We brought mirrors into our lives for various reasons.
Their reflection is what stirs something inside us. Whether it is the self-judgemental inner critic of our superficial appearance does not matter, but what that train of thought mirrors is that deep inside we want to be assured by something outside of us, that we are real. Reality means change. Mirrors have the innate ability to reflect that change in the fleeting parodies of our momentous life. Can they predict future?
Perhaps. The Maya and the Aztecs believed so. The obsidian, and prior to them the pyrite mirrors were praised possessions by the powerful, who trusted in the magic of these “smoking mirrors”. Obsidian is of volcanic origin. This cooled lava must had wowed the ancient Mesoamericans in the region with extremely high volcanic activity.
Prior to these, a natural mirror, water, was used to divine meaning and fate. One of the greatest Aztec deities was the Lord Smoking Mirror, Tezcatlipoca. He was the patron of sorcerers and magicians, the giver of life and death, of all fates good and bad, that guided the rulers on the right path not just for themselves, but also for the entire civilisation. Belief renders doubt fearless!
The Mirror of the Irrational Future through Past
Spontaneous mood swings
Unscheduled will of changing minds —
—The offspring of wishful thinking
Divined through the lips of an oracle
A psychic connected above, beyond and under
Written in bones cast by the Greeks
Rolled through the physical shape of a dice
In Chinese patterns, consulting numbers
Revealing knowledge deep within the intuitive self
The future meets the past unclothed
Yet the Modern culture interfered banishing nakedness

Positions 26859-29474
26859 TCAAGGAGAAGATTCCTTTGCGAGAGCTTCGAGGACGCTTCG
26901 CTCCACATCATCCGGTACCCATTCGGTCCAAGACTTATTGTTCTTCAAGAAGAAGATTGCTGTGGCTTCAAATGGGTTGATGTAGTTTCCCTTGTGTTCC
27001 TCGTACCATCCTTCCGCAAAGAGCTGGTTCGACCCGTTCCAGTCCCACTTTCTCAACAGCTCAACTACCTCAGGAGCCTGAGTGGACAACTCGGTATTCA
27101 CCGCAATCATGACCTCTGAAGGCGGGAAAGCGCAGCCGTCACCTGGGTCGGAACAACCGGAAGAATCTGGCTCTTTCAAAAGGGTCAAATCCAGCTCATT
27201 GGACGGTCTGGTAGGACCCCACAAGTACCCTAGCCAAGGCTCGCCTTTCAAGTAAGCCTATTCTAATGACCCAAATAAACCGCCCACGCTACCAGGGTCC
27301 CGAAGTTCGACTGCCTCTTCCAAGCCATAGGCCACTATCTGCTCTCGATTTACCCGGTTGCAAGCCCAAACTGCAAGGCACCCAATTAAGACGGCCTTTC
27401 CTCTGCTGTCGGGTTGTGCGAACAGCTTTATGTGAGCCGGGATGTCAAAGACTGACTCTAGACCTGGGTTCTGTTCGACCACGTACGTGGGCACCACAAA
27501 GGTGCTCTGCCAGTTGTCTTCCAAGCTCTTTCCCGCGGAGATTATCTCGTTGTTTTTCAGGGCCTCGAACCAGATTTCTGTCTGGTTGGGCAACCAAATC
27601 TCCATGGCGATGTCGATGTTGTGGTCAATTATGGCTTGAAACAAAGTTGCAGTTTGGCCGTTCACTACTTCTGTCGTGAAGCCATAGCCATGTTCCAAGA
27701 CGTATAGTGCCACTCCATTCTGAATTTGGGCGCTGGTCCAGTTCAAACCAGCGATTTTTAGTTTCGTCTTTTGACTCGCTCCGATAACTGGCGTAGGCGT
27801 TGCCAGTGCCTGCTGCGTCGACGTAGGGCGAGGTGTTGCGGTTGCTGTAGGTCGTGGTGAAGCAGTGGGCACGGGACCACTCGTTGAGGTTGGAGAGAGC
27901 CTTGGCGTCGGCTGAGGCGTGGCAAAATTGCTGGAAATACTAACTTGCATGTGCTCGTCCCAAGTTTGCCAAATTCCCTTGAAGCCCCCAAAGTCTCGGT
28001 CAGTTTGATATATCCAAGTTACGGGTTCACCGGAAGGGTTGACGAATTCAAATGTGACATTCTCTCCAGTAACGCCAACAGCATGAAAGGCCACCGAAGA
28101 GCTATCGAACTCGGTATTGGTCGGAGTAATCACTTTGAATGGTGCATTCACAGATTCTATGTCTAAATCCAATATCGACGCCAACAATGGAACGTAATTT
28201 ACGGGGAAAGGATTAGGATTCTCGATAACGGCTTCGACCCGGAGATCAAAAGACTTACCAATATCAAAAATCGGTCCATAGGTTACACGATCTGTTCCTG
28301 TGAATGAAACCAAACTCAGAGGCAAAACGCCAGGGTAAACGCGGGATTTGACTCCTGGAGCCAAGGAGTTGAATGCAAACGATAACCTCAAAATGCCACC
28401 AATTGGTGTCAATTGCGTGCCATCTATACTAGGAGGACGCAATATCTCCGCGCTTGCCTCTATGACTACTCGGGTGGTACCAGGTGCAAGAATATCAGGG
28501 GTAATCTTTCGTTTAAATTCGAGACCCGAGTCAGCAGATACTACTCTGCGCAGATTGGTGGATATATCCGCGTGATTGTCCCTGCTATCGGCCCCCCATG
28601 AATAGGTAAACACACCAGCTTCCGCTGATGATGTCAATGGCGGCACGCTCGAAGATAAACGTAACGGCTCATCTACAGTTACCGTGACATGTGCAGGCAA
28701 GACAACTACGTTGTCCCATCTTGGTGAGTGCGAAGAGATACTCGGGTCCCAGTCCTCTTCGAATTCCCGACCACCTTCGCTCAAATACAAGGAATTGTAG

Ancient prophesying rationalised, hoping to be undone
The bones are souls, even when turned into ashes
The soul knows
The mystical is not as shrouded in secrets
Tell me, the obsidian mirror
Of the favours of the Gods
Glued together with a bat’s poo
A cooled lava spurted from the Earth’s womb
A smoky entrance ticket into the underworld
The power over life and death shrouded in desire
A bird flying high or low
Beyond human certainty
Augury knows more about
The needs of the insecure
Joy on the waiting list
While, the astrologers’ planetary
Trysts with the stars
Peering into a box of water
As the ripples share the tale
In their own future-bearing banter
Decipher these mirrors reflecting the future
There were and still are in use are many distinct divination methods. I learned during an online course with the Harvard University. The influence of some diminished while others are being revived as trustworthy. The Astragaloi bones were cast by the Greeks in the height of its ancient culture. Now science explained comets, bones are left to the museums and dice is used more as a gambling tool, the Tarot is increasingly sold from East to West at bookstores and hip concept stores next to crystals and palo santo.
The Mesoamerican use of mirrors to predict future fascinates me most, perhaps because a bit like Tarot, this divination is not based on chance. There, the physical met the psychological character in these reflective objects. Western fairy tales such as the Sleeping Beauty by the Brothers Grimm also used the mirror’s divinatory proves to change the actual storyline.
Although mirrors seem to just reflect what is in front of them, they were viewed more as the windows into the meaning of what is beyond here and now. Some artists play with that idea in intriguing installations. Below, see the mirror of self on an exhibition at a former monastery in Provence.
I love the poem Window Forough Farrokhzad in Summer 2020 Issue no. 233 of The Paris Review:
A window like a well
that ends deep in the heart of the earth
and opens out into this expanse of recurring blue kindness
Say something to me
What does one who grants you the kindness of a living body
want from you in return but an understanding of what it means to feel alive?
Say something to me
In the sanctuary of my window
I am one with the sun
Read more about the role of the mirrors in the ancient Mesoamerica: Olivier, G. (2003): Mockeries and Metamorphoses of an Aztec God – Tezcatlipoca, “Lord of the Smoking Mirror”, University Press of Colorado, Boulder, USA. If you want to learn more about the ancient divination that the course Predictive Systems that helps classify and understand similarities and differences amongst predictive methods across time and cultures. It is used throughout PredictionX at Harvard University.